In the 1950s and the 1960s, Maine's Civil Defense effort focused on preparedness for hurricanes, floods and other natural disasters and a more global concern, nuclear war. Civil Defense materials urged awareness, along with measures like storing food and other staple items and preparing underground or other shelters.
Father Sebastien Rasle, a French Jesuit, ran a mission for Indians at Norridgewock and, many English settlers believed, encouraged Indian resistance to English settlement. He was killed in a raid on the mission in 1724 that resulted in the remaining Indians fleeing for Canada.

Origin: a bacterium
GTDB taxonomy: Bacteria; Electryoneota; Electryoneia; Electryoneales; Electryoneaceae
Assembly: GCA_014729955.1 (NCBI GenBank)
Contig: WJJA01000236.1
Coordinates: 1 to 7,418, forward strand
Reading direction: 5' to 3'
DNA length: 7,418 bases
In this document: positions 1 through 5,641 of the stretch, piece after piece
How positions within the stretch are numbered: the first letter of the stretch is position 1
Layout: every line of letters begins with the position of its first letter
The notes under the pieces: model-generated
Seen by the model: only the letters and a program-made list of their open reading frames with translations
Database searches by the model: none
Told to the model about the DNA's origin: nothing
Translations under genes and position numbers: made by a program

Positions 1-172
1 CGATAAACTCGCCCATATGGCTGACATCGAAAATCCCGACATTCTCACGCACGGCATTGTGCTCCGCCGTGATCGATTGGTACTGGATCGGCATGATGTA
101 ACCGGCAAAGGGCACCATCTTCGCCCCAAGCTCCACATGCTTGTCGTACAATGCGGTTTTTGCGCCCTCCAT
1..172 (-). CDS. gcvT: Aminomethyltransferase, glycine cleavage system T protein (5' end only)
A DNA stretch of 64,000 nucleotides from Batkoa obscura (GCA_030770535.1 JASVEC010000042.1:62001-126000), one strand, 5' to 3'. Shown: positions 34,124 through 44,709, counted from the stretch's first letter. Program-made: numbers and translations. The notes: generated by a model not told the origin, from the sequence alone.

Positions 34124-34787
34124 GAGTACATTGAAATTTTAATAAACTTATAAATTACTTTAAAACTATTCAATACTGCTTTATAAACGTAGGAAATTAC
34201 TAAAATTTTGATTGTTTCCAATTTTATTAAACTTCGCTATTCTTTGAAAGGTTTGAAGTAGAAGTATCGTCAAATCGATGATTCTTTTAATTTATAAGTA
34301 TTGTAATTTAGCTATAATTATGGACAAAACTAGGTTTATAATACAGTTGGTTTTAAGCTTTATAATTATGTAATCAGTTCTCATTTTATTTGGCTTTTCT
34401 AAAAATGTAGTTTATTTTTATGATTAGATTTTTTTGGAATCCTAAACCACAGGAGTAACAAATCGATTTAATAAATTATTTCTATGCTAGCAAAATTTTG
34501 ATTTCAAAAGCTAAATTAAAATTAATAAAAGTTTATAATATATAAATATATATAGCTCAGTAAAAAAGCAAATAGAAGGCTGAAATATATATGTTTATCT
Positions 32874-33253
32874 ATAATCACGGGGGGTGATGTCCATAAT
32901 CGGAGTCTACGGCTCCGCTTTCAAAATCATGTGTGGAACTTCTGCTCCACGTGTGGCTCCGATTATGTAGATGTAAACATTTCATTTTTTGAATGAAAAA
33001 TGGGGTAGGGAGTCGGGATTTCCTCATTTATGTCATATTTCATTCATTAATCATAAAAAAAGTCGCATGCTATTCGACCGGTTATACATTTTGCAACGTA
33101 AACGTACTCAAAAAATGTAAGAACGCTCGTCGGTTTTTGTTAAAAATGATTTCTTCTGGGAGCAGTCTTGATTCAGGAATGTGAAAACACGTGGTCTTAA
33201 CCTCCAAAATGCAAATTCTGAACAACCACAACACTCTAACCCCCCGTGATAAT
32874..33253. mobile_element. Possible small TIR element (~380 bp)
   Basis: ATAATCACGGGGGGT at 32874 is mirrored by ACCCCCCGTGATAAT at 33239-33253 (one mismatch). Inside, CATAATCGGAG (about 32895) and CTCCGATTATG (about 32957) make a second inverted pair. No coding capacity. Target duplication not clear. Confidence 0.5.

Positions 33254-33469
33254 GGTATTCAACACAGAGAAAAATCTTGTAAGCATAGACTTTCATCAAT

Belfast residents responded to the Civil War by enlisting in large numbers, providing relief from the home front to soldiers, defending Maine's shoreline, and closely following the news from soldiers and from various battles.
During one of the early conflicts, a major Indian raid resulted in complete destruction of the sawmill, a large sloop, several log cabins and the…
… was “abandoned” after a violent English raid in 1724. The maps instead reveal a long, and more complex, history of resistance, displacement and…